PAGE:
Altitude – Cusco sits at approximately 11,000 feet above sea level. For anyone who has ever been with me to Mammoth you know how hard it is for me to breath at that height. Even with inhaler in hand and an oxygenated hotel room my lungs certainly got a workout hiking up and down the hills of the city of Cusco. Machu Picchu is actually slightly lower (9,000 feet) and with a slightly more mature crowd and 2 ½ hours of climbing there was a lot of huffing and puffing. Today I spent the day exploring Cusco and going up and down a lot of stairs like those in the picture above. I'd hustle to the top and find myself gasping for air with my heart pounding in my chest. Quite an experience!
Pisco – The Pisco sour is a typical beverage found in Peru made with Pisco, sugar syrup, lime juice, bitters and egg white foam. I’d tried this margarita-like drink in the US but had never had the liquor on its own. On our way back from Machu Picchu, my dad and I sidled up to the train bar and asked for a Pisco lesson. There are 5 varietals of Pisco, all made with distinct grapes and they range from sweet to aromatic. The grapes are harvested along the coast of Peru from Lima south towards the border and are treated similar to wine – crushed, barreled in aluminum, heated and then chilled and then only the middle portion (el cuerpo) is bottled as clarity and lack of impurities is what constitutes a quality Pisco. To me it tasted like a good white Tequila with a sharper edge; the illustrious Scandinavian Aquavit also came to mind when it hit the back of my throat.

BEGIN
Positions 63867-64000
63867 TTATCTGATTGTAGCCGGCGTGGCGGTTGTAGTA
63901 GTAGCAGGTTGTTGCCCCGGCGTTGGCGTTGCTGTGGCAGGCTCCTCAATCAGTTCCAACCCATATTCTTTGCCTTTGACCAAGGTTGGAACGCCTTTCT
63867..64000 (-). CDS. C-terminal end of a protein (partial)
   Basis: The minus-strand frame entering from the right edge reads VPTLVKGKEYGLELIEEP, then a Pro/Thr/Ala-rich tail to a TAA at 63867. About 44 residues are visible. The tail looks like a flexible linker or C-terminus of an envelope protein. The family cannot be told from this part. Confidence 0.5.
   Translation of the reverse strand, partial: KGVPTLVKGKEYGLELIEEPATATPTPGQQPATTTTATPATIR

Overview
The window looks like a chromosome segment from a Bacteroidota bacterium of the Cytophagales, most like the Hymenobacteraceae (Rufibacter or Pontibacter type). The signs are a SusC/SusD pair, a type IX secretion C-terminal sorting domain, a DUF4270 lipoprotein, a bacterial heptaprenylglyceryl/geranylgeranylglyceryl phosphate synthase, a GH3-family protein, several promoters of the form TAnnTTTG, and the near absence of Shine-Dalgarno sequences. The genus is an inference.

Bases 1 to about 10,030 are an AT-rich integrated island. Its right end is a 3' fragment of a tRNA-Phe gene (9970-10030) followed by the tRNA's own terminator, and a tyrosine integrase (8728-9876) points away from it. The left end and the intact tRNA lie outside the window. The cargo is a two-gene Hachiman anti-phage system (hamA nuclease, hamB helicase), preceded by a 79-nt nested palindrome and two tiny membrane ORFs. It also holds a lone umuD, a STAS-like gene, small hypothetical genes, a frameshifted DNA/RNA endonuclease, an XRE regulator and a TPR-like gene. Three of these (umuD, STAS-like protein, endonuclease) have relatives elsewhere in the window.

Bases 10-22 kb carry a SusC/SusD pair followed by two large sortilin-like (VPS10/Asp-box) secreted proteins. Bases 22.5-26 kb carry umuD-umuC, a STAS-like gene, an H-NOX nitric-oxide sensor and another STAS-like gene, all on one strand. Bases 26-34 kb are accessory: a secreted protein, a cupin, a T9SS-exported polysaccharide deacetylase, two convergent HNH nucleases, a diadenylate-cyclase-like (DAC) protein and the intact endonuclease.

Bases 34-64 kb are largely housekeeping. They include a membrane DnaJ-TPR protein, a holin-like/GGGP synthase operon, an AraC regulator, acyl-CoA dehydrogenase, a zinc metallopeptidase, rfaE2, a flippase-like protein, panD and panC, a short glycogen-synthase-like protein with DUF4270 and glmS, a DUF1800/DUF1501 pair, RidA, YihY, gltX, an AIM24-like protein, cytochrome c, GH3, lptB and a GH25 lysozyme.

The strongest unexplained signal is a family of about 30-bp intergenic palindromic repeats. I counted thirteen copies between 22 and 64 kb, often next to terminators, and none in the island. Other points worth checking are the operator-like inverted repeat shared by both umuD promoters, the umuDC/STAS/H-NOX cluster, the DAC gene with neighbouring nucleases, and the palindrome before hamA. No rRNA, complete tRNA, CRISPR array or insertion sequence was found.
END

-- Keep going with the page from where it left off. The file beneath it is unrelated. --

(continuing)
Food – Usually I talk a lot more about our culinary experiences but until today we’ve been on a pretty generic food routine. Today I ate at Pacha Papa, a restaurant in the San Blas area of Cusco and ate two amazing Quechuan dishes – Roleto Relleno y Alpaca a la parilla. The first is a pepper grilled and filled with meat, corn and peas and topped with melted cheese; the second is marinated and grilled Alpaca meat. Both were succulent. Toasted corn kernels is a customary snack as well and quite tasty. Quinoa is also a prevalent component on the menu; we had cannelloni’s filled with spinach quinoa on the Hiram Bingham train returning from Machu Picchu.
Quechuan Women – Bouncy skirts, knee high socks, sweaters, colorful blankets tied to their backs, long dark hair braided down their backs, and a variety of hats resting atop their heads. Spanning all ages, these ladies walked the streets with their colorful blankets tied to their backs typically filled with small children, bringing images of Strega Nonna to my mind. Their hats were a curious adornment, ranging from Panama style caps to small bowler hats, hardly seeming to have any utilitarian purpose.
J.C. – Visiting another church in the Plaza de Armas this afternoon, I was reminded of another unique element we learned. In several of the churches in Cusco, the scene of the crucifixion was depicted with a very dark skinned Jesus. As I mentioned in my last post, the Incans were the primary artisans in the churches and the theory is they depicted Jesus in the image of an Incan - with dark black hair and dark skin.